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Criticism and the Blending Mind

  • Michael Booth
Chapter
Part of the Cognitive Studies in Literature and Performance book series (CSLP)

Abstract

While the field of literary studies has long adopted a posture of agnosticism about the mind, other fields have been accumulating insights into human cognition and support for them. Shakespeare is interesting to me not as a figure to be aggrandized in the old tradition, nor reduced to a product of his culture, as in the newer tradition, but as a writer manifesting capacities that animate us all. To understand what is intellectually rewarding in his works is to better understand the workings of thought in general, and vice versa. With its interest in scalar relationships as much as in binarisms, and its attention to conceptual relations besides undifferentiated “difference,” blending theory enlarges Theory. If historicism and poststructuralism are two idioms for constructing and unpacking meaning, cognitive theory differs only in focusing our attention on these mental acts themselves. Two key instances of the “cognitive turn” in literary studies are Mark Turner’s 1991 Reading Minds and Mary Thomas Crane’s 2001 Shakespeare’s Brain. Nicholas Moschovakis and Eve Sweetser were early explorers of blend-related literary criticism. Now that cognition is officially one of the “primary scholarly and professional concerns” of the MLA, I hope that the time is right for the present wide-ranging analysis of Shakespeare’s art.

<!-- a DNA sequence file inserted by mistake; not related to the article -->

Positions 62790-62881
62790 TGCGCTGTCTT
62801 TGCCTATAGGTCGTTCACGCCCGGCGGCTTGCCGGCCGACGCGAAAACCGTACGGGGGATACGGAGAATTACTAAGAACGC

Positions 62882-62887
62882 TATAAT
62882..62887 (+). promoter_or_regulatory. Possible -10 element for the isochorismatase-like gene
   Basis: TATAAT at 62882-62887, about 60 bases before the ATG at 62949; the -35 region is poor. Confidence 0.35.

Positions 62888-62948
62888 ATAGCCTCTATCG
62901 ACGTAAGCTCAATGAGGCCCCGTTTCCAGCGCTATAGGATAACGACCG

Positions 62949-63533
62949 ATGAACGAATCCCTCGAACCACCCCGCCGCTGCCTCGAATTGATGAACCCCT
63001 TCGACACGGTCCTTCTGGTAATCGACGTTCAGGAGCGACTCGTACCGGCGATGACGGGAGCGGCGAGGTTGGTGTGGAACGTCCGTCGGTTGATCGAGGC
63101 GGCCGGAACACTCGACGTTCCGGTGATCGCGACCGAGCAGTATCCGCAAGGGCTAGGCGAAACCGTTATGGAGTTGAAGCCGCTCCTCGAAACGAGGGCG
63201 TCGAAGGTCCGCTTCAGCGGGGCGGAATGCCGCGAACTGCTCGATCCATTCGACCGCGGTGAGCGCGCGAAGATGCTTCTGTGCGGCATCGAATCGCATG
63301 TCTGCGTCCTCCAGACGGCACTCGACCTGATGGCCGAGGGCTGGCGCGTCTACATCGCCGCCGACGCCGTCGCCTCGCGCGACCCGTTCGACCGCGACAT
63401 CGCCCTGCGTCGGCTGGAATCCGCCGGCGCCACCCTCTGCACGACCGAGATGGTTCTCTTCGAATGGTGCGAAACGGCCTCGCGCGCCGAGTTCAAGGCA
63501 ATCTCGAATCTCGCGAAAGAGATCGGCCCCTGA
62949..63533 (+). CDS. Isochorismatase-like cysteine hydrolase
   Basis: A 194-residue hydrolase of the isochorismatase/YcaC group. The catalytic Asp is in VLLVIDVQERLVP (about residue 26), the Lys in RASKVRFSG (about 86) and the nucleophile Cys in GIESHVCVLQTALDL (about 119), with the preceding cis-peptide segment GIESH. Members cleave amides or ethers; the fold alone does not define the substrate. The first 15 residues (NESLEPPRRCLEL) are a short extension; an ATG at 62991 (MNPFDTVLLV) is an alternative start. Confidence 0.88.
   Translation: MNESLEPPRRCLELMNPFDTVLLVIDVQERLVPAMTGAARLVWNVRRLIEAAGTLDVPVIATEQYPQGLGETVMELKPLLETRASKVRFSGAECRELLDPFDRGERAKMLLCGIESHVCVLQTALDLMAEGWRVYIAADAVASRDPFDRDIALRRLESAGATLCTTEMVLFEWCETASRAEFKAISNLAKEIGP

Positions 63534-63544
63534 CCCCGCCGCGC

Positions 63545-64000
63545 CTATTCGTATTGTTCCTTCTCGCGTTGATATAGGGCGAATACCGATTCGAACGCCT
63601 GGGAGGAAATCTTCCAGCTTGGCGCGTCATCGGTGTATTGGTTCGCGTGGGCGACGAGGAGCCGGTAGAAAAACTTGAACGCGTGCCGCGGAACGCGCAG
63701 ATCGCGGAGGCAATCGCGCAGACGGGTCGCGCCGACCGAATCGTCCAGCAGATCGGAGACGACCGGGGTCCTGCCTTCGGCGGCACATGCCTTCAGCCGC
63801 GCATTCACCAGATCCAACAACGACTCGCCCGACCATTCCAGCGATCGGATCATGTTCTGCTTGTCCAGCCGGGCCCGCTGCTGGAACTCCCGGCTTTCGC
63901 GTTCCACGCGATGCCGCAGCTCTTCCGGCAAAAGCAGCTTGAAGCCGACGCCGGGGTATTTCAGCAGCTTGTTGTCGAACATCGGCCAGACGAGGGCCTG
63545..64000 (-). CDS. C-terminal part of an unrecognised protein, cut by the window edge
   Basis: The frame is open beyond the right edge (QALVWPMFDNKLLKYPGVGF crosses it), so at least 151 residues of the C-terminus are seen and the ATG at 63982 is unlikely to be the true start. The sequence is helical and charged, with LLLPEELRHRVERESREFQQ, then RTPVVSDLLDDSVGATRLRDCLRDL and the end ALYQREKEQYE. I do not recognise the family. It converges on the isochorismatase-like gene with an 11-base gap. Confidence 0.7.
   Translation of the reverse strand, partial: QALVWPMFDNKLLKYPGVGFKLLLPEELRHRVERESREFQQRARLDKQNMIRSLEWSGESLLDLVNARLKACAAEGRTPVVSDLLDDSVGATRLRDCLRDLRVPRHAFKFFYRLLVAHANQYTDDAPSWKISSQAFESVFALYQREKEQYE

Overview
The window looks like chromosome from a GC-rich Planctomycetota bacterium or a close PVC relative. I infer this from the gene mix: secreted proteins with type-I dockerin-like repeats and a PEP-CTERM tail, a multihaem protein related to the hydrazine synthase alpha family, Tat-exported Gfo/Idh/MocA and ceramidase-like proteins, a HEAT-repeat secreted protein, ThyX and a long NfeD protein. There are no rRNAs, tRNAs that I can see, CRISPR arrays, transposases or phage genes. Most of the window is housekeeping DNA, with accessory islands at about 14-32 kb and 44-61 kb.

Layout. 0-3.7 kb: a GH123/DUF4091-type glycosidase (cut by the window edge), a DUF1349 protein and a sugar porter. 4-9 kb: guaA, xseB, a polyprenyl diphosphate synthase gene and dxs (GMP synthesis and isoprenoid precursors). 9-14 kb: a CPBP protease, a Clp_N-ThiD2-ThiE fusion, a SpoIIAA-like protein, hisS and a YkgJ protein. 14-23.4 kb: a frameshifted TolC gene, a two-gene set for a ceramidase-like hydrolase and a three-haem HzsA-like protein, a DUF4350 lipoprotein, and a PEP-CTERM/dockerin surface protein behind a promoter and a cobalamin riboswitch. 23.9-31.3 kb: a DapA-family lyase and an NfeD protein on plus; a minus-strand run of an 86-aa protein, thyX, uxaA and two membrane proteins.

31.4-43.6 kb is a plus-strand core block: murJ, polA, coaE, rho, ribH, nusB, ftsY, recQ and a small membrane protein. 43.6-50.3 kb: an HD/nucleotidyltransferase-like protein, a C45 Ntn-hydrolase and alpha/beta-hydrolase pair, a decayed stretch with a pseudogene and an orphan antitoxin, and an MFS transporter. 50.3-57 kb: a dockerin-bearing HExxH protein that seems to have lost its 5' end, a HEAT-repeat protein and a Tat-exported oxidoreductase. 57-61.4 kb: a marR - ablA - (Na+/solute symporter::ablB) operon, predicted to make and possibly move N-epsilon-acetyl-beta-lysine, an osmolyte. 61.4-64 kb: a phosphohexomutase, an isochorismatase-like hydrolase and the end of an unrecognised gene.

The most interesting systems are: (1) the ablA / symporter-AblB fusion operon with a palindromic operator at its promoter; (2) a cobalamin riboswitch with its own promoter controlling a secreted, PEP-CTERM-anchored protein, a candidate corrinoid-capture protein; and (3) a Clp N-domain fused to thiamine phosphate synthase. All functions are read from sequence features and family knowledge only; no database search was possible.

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Copyright information

© The Author(s) 2017

Authors and Affiliations

  • Michael Booth
    • 1
  1. 1.CambridgeUSA

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